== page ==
Idaho’s recession-era education budget cuts were the second steepest in the nation, according to a national study released last week.
When state budgets are adjusted for inflation, Idaho cut per-pupil K-12 spending by 22.6 percent from 2008 to 2014, according to the Washington, D.C-based Center on Budget and Policy Priorities.
Education budget cuts were commonplace during the recession, according to the report, occurring in 35 states. Arizona made the deepest cuts, coming in at 36.6 percent per pupil.
The Center on Budget and Policy Priorities report had some other grim news:
- While much of the study focused only on state K-12 funding — and not local funding — Idaho fared little better when local tax dollars were inserted into the equation. From 2008 to 2014, Idaho’s state and local K-12 funding dropped by 21.3 percent; only Florida and Arizona made deeper cuts. Idaho’s cuts occurred despite a significant increase in locally passed supplemental property tax levies during the downturn.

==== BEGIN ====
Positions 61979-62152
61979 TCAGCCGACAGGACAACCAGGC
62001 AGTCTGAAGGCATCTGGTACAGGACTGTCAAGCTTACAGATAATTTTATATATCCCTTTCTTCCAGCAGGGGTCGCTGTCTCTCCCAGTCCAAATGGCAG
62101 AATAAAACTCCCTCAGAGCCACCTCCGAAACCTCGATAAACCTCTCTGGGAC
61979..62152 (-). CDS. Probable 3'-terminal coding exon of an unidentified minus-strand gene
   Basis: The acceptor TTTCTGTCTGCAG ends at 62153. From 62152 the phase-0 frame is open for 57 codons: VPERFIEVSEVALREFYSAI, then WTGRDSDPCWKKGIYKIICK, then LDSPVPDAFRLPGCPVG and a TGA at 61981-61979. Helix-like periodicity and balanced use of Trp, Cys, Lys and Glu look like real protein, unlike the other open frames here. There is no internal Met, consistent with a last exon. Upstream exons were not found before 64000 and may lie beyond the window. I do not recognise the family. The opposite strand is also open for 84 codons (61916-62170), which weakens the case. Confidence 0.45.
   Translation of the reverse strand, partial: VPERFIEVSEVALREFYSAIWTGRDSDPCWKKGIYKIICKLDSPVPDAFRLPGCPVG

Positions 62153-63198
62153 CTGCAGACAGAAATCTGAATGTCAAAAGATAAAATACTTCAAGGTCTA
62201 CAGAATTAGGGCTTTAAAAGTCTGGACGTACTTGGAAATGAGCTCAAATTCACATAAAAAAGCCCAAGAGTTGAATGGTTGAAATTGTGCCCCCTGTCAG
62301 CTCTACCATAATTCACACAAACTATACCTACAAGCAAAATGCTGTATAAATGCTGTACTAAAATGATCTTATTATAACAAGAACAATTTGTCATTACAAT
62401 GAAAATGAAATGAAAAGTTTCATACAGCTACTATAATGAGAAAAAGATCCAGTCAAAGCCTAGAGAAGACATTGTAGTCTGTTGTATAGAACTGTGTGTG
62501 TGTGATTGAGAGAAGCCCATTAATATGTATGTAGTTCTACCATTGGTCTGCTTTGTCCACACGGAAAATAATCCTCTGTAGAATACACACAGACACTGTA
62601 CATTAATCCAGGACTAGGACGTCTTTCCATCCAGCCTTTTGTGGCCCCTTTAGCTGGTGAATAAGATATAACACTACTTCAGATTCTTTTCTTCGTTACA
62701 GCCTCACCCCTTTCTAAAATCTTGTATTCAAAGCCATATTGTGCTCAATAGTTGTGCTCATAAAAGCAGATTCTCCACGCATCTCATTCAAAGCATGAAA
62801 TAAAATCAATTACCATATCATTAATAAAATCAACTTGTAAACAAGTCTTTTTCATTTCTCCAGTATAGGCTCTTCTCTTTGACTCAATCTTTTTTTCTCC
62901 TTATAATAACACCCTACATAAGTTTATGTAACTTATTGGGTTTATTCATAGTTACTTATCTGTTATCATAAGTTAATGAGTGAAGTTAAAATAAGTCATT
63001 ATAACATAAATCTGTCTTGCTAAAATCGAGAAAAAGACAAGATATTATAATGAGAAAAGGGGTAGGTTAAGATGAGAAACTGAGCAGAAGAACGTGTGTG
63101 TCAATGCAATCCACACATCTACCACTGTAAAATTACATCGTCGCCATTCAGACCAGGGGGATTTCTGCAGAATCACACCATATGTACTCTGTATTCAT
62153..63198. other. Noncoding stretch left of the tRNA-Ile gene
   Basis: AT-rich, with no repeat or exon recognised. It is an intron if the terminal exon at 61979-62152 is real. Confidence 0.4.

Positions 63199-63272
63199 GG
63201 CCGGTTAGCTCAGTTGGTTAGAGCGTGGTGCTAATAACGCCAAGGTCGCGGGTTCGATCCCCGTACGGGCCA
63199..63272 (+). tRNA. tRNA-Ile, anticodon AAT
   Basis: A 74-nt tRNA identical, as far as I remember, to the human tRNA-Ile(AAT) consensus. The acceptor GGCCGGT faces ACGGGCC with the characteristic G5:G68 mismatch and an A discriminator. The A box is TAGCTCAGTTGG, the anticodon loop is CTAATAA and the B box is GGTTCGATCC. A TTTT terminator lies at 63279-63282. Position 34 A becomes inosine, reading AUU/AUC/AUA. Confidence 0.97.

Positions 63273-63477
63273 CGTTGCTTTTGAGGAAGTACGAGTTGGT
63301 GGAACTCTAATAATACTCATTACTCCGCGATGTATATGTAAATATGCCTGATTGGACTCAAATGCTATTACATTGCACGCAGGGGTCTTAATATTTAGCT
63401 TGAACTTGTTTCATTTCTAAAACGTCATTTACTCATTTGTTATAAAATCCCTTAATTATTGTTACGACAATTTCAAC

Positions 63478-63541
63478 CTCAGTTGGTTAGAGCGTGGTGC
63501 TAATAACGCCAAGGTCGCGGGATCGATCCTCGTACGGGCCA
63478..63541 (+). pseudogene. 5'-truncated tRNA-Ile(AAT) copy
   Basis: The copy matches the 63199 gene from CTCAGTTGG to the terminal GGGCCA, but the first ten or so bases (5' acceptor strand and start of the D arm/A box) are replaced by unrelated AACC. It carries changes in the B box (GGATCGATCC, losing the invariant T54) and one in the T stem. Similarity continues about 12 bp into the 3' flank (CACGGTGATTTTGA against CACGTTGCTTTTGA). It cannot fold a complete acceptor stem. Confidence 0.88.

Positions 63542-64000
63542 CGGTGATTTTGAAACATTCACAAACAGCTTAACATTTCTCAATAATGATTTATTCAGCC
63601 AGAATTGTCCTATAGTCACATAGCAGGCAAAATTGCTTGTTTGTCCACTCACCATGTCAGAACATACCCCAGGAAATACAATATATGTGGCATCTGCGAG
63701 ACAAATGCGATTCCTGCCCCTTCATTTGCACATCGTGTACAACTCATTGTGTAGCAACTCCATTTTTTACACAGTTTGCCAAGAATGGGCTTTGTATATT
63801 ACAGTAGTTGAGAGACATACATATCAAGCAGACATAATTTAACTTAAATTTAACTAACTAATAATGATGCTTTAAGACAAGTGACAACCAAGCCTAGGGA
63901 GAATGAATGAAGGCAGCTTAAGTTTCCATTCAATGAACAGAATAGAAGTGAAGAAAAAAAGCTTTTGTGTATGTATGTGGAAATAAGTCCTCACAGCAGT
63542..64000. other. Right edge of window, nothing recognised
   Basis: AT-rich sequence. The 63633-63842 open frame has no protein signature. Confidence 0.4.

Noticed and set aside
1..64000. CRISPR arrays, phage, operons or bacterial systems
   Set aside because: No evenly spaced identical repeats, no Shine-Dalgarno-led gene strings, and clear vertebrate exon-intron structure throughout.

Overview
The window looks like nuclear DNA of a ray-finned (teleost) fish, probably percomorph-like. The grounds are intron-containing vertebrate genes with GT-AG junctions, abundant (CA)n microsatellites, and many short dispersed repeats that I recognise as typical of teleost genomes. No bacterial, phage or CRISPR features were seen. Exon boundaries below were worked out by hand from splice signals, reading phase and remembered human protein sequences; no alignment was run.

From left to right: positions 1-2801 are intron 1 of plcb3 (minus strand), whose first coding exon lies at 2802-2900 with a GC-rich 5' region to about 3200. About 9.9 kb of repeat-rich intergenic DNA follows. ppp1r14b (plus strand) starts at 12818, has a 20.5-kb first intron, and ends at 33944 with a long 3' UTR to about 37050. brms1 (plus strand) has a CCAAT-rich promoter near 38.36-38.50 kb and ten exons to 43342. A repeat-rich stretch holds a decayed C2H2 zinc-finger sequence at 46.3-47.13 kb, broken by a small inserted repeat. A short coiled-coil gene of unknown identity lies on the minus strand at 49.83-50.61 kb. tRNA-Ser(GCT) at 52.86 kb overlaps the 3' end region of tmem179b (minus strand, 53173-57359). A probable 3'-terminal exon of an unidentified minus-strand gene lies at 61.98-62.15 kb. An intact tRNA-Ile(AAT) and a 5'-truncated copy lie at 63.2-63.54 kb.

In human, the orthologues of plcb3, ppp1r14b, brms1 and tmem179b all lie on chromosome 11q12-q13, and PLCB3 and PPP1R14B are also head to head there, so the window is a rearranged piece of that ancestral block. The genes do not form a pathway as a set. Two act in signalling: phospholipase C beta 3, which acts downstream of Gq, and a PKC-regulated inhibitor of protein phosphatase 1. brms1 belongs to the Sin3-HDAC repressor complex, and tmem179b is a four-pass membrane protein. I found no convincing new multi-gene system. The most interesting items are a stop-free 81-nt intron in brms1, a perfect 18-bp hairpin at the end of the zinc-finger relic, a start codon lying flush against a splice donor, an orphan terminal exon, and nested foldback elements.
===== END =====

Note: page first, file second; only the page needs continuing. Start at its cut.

- Idaho is among 23 states still playing catchup from the recession. When budgets are adjusted for inflation, and the state’s enrollment growth, this year’s state K-12 budget is down 8.5 percent per-pupil from 2008.
- Even Idaho’s 2017 K-12 budget failed to keep pace with inflation and enrollment growth — despite a 7.4 percent increase from 2016. Idaho’s per-pupil spending still dropped by 1.1 percent — and Idaho was among 19 states that made cuts from 2016.
The Center on Budget and Policy Priorities describes itself as a nonpartisan organization that pursues “federal and state policies designed both to reduce poverty and inequality and to restore fiscal responsibility in equitable and effective ways.”